This letter will introduce you, if ’tis agreeable. Take a donkey. ’Tis Novello the Composer and his Wife, our very good friends.

C. L.

[Dibdin must have sent the verses which Lamb asked for in the previous letter, and this is Lamb’s reply. Pride of ancestry seems to have been the note of Dibdin’s effort. Probably there is a certain amount of truth in Lamb’s account of the resolute merriment of his father. It is not inconsistent with his description of Lovel in the Elia essay “The Old Benchers of the Inner Temple.”

“Dan Prior”—Matthew Prior, the poet, “Dan” meaning “master” (a corruption of “dominus”.)

“I have stol’n a quip.” The manner rather than the precise matter, I think.

“Rats in Ireland.” Rosalind says in “As You Like It” (III., 2, 181-188) “I was never so berhymed since . . . I was an Irish rat.”

“Routh of ’em.” From Burns’Poem to J. S.” Verse 21—“rowth o’ rhymes.”

Here should come a letter from Lamb to the Rev. Edward Coleridge, Coleridge’s nephew, dated July 19, 1826, printed by Mr. Hazlitt in Bohn’s edition of the letters, not available for the present volume. It thanks the recipient for his kindness to the child of a friend of Lamb’s, Samuel Anthony Bloxam, Coleridge having assisted in getting Frederick Bloxam into Eton (where he was a master) on the foundation. Samuel Bloxam and Lamb were at Christ’s Hospital together.]

[p.m. September 6, 1826.]

MY dear Wordsworth, The Bearer of this is my young friend Moxon, a young lad with a Yorkshire head, and a heart that would do honour to a more Southern county: no offence to West-
moreland. He is one of
Longman’s best hands, and can give you the best account of The Trade as ’tis now going; or stopping. For my part, the failure of a Bookseller is not the most unpalatable accident of mortality:
sad but not saddest
The desolation of a hostile city.
Constable fell from heaven, and we all hoped Baldwin was next, I tuned a slight stave to the words in Macbeth (D’avenant’s) to be sung by a Chorus of Authors,
What should we do when Booksellers break?
We should rejoyce.
Moxon is but a tradesman in the bud yet, and retains his virgin Honesty; Esto perpetua, for he is a friendly serviceable fellow, and thinks nothing of lugging up a Cargo of the Newest Novels once or twice a week from the Row to Colebrooke to gratify my
Sister’s passion for the newest things. He is her Bodley. He is author besides of a poem which for a first attempt is promising. It is made up of common images, and yet contrives to read originally. You see the writer felt all he pours forth, and has not palmed upon you expressions which he did not believe at the time to be more his own than adoptive. Rogers has paid him some proper compliments, with sound advice intermixed, upon a slight introduction of him by me; for which I feel obliged. Moxon has petition’d me by letter (for he had not the confidence to ask it in London) to introduce him to you during his holydays; pray pat him on the head, ask him a civil question or two about his verses, and favor him with your genuine autograph. He shall not be further troublesome. I think I have not sent any one upon a gaping mission to you a good while. We are all well, and I have at last broke the bonds of business a second time, never to put ’em on again. I pitch Colburn and his magazine to the divil. I find I can live without the necessity of writing, tho’ last year I fretted myself to a fever with the hauntings of being starved. Those vapours are flown. All the difference I find is that I have no pocket money: that is, I must not pry upon an old book stall, and cull its contents as heretofore, but shoulders of mutton, Whitbread’s entire, and Booth’s best, abound as formerly.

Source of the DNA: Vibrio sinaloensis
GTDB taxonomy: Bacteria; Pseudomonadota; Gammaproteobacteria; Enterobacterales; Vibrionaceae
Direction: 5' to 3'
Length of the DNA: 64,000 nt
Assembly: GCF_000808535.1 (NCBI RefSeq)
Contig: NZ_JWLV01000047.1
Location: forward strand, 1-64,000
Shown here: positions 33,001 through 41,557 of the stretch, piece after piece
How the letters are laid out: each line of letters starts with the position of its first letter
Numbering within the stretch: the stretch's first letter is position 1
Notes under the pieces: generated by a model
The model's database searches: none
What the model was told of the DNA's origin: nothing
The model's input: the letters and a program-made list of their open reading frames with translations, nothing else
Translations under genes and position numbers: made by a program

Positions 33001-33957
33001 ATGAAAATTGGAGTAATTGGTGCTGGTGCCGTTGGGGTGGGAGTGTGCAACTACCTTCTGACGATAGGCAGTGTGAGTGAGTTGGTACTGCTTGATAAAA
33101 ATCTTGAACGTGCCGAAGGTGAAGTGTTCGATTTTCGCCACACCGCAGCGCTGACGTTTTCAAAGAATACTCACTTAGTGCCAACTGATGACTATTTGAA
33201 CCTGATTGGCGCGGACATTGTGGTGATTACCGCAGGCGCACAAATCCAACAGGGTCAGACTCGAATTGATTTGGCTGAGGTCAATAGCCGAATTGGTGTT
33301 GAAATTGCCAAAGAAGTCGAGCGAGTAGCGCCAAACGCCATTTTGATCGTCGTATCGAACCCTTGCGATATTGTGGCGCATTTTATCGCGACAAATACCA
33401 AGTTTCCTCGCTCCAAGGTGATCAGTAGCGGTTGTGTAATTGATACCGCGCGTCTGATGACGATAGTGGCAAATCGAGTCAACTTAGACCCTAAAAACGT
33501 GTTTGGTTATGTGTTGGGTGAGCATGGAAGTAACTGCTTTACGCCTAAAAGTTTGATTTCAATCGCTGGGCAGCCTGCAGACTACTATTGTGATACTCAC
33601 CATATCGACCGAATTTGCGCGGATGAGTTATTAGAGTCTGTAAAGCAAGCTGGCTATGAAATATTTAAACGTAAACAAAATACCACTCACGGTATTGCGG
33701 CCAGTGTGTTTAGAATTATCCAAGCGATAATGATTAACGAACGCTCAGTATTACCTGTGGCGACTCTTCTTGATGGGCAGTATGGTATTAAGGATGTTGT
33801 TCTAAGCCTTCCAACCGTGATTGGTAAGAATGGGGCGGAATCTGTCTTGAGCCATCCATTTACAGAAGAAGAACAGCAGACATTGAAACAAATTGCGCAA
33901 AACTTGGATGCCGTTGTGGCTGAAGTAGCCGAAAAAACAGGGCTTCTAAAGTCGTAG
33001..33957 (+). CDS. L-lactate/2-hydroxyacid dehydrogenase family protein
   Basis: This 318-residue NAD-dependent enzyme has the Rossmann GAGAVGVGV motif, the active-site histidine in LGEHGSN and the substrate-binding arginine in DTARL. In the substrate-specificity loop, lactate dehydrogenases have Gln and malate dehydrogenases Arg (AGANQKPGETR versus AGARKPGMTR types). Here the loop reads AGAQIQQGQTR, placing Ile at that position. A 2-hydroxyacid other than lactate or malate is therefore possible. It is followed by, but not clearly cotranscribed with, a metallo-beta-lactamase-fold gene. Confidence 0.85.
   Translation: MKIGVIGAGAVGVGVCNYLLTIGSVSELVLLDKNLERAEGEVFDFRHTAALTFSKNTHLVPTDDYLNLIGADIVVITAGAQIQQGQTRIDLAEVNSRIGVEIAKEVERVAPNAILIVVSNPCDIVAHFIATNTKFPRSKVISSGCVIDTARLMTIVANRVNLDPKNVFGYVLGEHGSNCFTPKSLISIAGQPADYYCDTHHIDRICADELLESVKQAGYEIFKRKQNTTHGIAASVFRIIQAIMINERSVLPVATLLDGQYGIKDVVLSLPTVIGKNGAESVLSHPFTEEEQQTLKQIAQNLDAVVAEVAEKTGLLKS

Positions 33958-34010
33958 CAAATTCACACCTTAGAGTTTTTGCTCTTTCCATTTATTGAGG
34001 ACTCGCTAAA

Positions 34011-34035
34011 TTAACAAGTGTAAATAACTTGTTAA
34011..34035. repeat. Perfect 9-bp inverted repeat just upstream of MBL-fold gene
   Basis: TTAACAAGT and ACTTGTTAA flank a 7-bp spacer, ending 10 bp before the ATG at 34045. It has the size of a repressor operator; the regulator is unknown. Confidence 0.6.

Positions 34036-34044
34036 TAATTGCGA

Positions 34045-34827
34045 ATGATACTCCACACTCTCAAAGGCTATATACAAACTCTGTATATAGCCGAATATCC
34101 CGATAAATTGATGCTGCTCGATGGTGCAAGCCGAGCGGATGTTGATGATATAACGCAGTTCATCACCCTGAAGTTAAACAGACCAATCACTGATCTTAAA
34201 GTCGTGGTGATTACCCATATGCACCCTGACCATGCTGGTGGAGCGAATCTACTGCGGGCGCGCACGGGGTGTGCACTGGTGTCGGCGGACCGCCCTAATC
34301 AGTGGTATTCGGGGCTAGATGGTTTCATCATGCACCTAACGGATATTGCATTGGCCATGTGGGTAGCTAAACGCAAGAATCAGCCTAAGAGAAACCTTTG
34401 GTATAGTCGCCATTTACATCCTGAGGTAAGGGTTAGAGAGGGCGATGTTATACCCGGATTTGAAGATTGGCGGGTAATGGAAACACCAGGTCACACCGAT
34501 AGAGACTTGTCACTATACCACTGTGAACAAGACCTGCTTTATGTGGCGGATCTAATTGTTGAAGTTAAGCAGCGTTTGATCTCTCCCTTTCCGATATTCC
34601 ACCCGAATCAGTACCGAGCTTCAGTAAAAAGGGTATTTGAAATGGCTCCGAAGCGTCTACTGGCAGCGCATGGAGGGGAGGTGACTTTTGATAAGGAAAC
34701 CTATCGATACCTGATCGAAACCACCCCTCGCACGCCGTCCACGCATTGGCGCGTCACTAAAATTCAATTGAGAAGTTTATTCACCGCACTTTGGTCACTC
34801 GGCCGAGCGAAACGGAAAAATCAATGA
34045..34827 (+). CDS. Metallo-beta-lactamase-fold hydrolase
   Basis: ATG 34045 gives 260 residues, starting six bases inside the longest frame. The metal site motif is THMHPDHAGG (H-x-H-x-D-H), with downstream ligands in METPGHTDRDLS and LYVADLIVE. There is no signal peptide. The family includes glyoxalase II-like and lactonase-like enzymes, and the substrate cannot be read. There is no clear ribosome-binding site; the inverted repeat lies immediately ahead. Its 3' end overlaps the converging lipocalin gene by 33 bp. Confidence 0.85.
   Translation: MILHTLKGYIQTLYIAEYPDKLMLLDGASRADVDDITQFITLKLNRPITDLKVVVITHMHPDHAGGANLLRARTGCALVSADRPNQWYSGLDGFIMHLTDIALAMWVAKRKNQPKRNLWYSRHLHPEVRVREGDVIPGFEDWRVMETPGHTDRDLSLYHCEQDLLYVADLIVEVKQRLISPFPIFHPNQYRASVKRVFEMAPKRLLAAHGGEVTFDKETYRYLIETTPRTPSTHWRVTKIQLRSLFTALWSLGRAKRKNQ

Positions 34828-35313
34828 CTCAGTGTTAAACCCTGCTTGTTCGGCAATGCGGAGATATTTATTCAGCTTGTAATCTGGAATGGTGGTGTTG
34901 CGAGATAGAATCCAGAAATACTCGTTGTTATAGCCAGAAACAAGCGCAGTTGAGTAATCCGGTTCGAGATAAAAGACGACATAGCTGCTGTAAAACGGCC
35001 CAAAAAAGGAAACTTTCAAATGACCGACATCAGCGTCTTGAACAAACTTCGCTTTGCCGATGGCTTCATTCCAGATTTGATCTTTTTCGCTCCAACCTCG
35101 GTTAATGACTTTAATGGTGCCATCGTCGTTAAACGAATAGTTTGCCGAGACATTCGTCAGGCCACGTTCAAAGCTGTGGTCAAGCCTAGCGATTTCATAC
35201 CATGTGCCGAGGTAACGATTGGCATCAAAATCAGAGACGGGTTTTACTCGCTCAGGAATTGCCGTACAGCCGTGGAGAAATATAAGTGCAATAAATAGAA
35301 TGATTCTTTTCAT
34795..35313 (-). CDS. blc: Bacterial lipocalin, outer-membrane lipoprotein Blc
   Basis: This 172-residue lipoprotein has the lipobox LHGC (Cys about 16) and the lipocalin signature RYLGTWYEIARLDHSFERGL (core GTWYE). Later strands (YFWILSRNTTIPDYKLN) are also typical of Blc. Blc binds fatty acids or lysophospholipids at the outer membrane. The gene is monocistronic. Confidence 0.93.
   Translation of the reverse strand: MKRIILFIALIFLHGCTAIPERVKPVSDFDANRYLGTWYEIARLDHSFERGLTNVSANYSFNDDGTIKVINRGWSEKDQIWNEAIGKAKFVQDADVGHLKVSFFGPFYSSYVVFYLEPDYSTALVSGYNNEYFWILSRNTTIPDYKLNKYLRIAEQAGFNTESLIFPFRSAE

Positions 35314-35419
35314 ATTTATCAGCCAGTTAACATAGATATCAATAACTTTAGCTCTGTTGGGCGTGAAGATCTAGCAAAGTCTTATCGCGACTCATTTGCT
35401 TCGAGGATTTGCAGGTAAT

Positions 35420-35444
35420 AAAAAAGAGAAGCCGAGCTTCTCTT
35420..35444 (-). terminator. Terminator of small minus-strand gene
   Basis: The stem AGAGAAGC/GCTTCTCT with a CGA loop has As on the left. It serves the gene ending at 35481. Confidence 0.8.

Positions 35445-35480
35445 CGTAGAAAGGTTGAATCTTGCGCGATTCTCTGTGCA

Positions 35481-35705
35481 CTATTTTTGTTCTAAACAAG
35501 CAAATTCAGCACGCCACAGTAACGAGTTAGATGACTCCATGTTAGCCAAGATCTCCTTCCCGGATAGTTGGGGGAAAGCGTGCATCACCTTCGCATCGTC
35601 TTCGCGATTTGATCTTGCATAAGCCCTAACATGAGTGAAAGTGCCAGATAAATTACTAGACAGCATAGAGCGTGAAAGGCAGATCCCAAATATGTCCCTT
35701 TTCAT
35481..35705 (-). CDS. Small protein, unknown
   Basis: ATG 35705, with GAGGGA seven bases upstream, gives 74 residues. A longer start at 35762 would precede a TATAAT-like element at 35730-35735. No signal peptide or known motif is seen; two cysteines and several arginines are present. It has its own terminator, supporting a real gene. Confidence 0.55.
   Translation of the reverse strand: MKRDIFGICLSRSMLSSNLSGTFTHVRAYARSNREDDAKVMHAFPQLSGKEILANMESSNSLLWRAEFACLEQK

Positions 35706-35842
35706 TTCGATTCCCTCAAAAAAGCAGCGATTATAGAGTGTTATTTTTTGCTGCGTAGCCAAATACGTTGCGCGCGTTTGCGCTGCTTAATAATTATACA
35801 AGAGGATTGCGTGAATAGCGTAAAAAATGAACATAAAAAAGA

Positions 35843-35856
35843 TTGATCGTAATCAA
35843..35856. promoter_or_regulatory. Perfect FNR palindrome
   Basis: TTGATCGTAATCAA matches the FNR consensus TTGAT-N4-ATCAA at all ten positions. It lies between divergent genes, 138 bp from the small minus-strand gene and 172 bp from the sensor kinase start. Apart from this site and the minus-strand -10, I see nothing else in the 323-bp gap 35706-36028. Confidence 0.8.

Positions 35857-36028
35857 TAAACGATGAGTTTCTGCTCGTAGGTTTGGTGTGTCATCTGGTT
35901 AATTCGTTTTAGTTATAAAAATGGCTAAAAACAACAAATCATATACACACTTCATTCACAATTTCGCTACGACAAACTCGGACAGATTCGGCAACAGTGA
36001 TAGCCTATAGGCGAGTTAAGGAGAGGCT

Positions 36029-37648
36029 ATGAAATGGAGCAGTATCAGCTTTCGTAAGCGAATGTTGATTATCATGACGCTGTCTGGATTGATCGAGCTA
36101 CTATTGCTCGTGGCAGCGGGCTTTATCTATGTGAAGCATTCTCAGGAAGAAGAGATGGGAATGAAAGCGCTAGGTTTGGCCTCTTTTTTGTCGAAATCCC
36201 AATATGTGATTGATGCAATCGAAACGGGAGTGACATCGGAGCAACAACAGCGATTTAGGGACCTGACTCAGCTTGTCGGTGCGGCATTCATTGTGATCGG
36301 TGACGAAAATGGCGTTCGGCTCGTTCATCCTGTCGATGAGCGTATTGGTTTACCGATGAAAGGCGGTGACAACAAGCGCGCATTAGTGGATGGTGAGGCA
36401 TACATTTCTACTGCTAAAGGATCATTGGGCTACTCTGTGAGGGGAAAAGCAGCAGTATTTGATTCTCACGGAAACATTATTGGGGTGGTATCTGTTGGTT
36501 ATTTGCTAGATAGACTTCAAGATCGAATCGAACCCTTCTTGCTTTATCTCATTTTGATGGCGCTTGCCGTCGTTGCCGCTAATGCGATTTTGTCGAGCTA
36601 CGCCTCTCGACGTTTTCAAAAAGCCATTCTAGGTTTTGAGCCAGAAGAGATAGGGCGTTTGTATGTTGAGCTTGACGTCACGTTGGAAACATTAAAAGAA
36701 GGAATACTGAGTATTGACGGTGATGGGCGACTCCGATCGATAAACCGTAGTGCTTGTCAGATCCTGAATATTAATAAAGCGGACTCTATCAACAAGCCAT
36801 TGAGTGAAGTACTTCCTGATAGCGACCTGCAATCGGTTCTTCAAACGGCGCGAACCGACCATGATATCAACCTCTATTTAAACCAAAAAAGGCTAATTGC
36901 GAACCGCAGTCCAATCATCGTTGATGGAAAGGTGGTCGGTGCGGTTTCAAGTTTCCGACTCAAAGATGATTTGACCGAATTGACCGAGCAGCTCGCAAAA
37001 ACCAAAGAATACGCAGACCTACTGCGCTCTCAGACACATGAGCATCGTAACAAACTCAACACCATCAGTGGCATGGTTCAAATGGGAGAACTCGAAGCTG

I don’t know whom or how many to send our love to, your household is so frequently divided, but a general health to all that may be fixed or wandering; stars, wherever. We read with pleasure some success (I forget quite what) of one of you at Oxford. Mrs. Monkhouse (. . . was one of you) sent us a kind letter some [months back], and we had the pleasure to [see] her in tolerable spirits, looking well and kind as in bygone days.


Do take pen, or put it into goodnatured hands Dorothean or Wordsworthian-female, or Hutchinsonian, to inform us of your present state, or possible proceedings. I am ashamed that this breaking of the long ice should be a letter of business. There is none circum præcordia nostra I swear by the honesty of pedantry, that wil I nil I pushes me upon scraps of Latin. We are yours cordially:

Chas. & Mary Lamb.
Septemr. 1826.

[In this letter, the first to Wordsworth for many months, we have the first mention of Edward Moxon, who was to be so closely associated with Lamb in the years to come. Moxon, a young Yorkshireman, educated at the Green Coat School, was then nearly twenty-five, and was already author of The Prospect and other Poems, dedicated to Rogers, who was destined to be a valuable patron. Moxon subsequently became Wordsworth’s publisher.